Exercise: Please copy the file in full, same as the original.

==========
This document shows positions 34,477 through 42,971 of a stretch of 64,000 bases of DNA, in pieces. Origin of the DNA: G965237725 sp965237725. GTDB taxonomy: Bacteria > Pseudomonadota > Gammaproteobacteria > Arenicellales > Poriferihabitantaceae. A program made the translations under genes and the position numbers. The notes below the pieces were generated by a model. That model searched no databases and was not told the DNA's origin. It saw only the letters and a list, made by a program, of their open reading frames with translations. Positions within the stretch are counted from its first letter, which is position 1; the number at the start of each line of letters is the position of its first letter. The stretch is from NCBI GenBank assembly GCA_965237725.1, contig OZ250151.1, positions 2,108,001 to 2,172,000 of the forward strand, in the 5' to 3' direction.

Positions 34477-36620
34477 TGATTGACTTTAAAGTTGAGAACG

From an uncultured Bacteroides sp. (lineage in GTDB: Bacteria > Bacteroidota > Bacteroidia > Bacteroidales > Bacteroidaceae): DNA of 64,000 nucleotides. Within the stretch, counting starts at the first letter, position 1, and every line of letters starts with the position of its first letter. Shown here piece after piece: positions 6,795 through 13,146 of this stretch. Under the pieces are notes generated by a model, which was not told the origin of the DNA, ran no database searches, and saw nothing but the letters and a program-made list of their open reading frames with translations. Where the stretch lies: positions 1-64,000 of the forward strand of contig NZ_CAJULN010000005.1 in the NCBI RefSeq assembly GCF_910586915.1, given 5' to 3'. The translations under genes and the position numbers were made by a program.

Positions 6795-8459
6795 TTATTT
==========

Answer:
This document shows positions 34,477 through 42,971 of a stretch of 64,000 bases of DNA, in pieces. Origin of the DNA: G965237725 sp965237725. GTDB taxonomy: Bacteria > Pseudomonadota > Gammaproteobacteria > Arenicellales > Poriferihabitantaceae. A program made the translations under genes and the position numbers. The notes below the pieces were generated by a model. That model searched no databases and was not told the DNA's origin. It saw only the letters and a list, made by a program, of their open reading frames with translations. Positions within the stretch are counted from its first letter, which is position 1; the number at the start of each line of letters is the position of its first letter. The stretch is from NCBI GenBank assembly GCA_965237725.1, contig OZ250151.1, positions 2,108,001 to 2,172,000 of the forward strand, in the 5' to 3' direction.

Positions 34477-36620
34477 TGATTGACTTTAAAGTTGAGAACG

From an uncultured Bacteroides sp. (lineage in GTDB: Bacteria > Bacteroidota > Bacteroidia > Bacteroidales > Bacteroidaceae): DNA of 64,000 nucleotides. Within the stretch, counting starts at the first letter, position 1, and every line of letters starts with the position of its first letter. Shown here piece after piece: positions 6,795 through 13,146 of this stretch. Under the pieces are notes generated by a model, which was not told the origin of the DNA, ran no database searches, and saw nothing but the letters and a program-made list of their open reading frames with translations. Where the stretch lies: positions 1-64,000 of the forward strand of contig NZ_CAJULN010000005.1 in the NCBI RefSeq assembly GCF_910586915.1, given 5' to 3'. The translations under genes and the position numbers were made by a program.

Positions 6795-8459
6795 TTATTT